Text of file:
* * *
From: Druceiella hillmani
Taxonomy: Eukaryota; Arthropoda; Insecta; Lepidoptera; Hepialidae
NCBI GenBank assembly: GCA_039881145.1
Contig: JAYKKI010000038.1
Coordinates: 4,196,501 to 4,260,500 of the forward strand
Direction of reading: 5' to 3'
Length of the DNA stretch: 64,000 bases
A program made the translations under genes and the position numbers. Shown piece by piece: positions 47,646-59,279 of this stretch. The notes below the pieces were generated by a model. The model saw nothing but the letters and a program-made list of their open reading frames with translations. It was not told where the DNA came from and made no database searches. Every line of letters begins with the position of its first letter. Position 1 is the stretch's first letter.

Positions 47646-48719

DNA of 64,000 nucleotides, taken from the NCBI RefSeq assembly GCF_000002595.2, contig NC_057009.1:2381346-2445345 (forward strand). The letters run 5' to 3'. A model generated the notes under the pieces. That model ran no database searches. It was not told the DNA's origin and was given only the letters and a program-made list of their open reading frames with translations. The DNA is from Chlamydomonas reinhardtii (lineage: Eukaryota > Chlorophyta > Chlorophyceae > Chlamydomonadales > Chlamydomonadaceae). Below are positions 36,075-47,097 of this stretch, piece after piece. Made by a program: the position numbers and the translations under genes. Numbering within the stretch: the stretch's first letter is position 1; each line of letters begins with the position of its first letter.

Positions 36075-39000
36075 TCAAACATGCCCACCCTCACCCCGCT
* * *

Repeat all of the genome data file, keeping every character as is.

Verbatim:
From: Druceiella hillmani
Taxonomy: Eukaryota; Arthropoda; Insecta; Lepidoptera; Hepialidae
NCBI GenBank assembly: GCA_039881145.1
Contig: JAYKKI010000038.1
Coordinates: 4,196,501 to 4,260,500 of the forward strand
Direction of reading: 5' to 3'
Length of the DNA stretch: 64,000 bases
A program made the translations under genes and the position numbers. Shown piece by piece: positions 47,646-59,279 of this stretch. The notes below the pieces were generated by a model. The model saw nothing but the letters and a program-made list of their open reading frames with translations. It was not told where the DNA came from and made no database searches. Every line of letters begins with the position of its first letter. Position 1 is the stretch's first letter.

Positions 47646-48719

DNA of 64,000 nucleotides, taken from the NCBI RefSeq assembly GCF_000002595.2, contig NC_057009.1:2381346-2445345 (forward strand). The letters run 5' to 3'. A model generated the notes under the pieces. That model ran no database searches. It was not told the DNA's origin and was given only the letters and a program-made list of their open reading frames with translations. The DNA is from Chlamydomonas reinhardtii (lineage: Eukaryota > Chlorophyta > Chlorophyceae > Chlamydomonadales > Chlamydomonadaceae). Below are positions 36,075-47,097 of this stretch, piece after piece. Made by a program: the position numbers and the translations under genes. Numbering within the stretch: the stretch's first letter is position 1; each line of letters begins with the position of its first letter.

Positions 36075-39000
36075 TCAAACATGCCCACCCTCACCCCGCT